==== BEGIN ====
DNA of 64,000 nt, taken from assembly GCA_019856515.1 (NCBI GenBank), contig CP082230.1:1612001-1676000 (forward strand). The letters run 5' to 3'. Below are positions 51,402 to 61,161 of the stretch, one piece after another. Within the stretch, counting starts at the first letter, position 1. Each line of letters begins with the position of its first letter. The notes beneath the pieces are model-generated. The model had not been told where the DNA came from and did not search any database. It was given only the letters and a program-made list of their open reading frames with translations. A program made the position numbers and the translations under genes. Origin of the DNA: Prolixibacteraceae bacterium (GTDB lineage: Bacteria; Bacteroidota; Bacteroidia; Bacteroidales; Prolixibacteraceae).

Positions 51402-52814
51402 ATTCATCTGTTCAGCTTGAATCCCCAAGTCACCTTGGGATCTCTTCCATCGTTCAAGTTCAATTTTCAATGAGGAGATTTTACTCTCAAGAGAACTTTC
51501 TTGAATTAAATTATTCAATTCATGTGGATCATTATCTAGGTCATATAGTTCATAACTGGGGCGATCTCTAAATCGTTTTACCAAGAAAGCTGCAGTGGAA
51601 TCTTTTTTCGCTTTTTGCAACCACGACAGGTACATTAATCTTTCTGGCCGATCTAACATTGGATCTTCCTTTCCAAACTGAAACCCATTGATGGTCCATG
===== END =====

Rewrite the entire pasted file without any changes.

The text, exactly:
DNA of 64,000 nt, taken from assembly GCA_019856515.1 (NCBI GenBank), contig CP082230.1:1612001-1676000 (forward strand). The letters run 5' to 3'. Below are positions 51,402 to 61,161 of the stretch, one piece after another. Within the stretch, counting starts at the first letter, position 1. Each line of letters begins with the position of its first letter. The notes beneath the pieces are model-generated. The model had not been told where the DNA came from and did not search any database. It was given only the letters and a program-made list of their open reading frames with translations. A program made the position numbers and the translations under genes. Origin of the DNA: Prolixibacteraceae bacterium (GTDB lineage: Bacteria; Bacteroidota; Bacteroidia; Bacteroidales; Prolixibacteraceae).

Positions 51402-52814
51402 ATTCATCTGTTCAGCTTGAATCCCCAAGTCACCTTGGGATCTCTTCCATCGTTCAAGTTCAATTTTCAATGAGGAGATTTTACTCTCAAGAGAACTTTC
51501 TTGAATTAAATTATTCAATTCATGTGGATCATTATCTAGGTCATATAGTTCATAACTGGGGCGATCTCTAAATCGTTTTACCAAGAAAGCTGCAGTGGAA
51601 TCTTTTTTCGCTTTTTGCAACCACGACAGGTACATTAATCTTTCTGGCCGATCTAACATTGGATCTTCCTTTCCAAACTGAAACCCATTGATGGTCCATG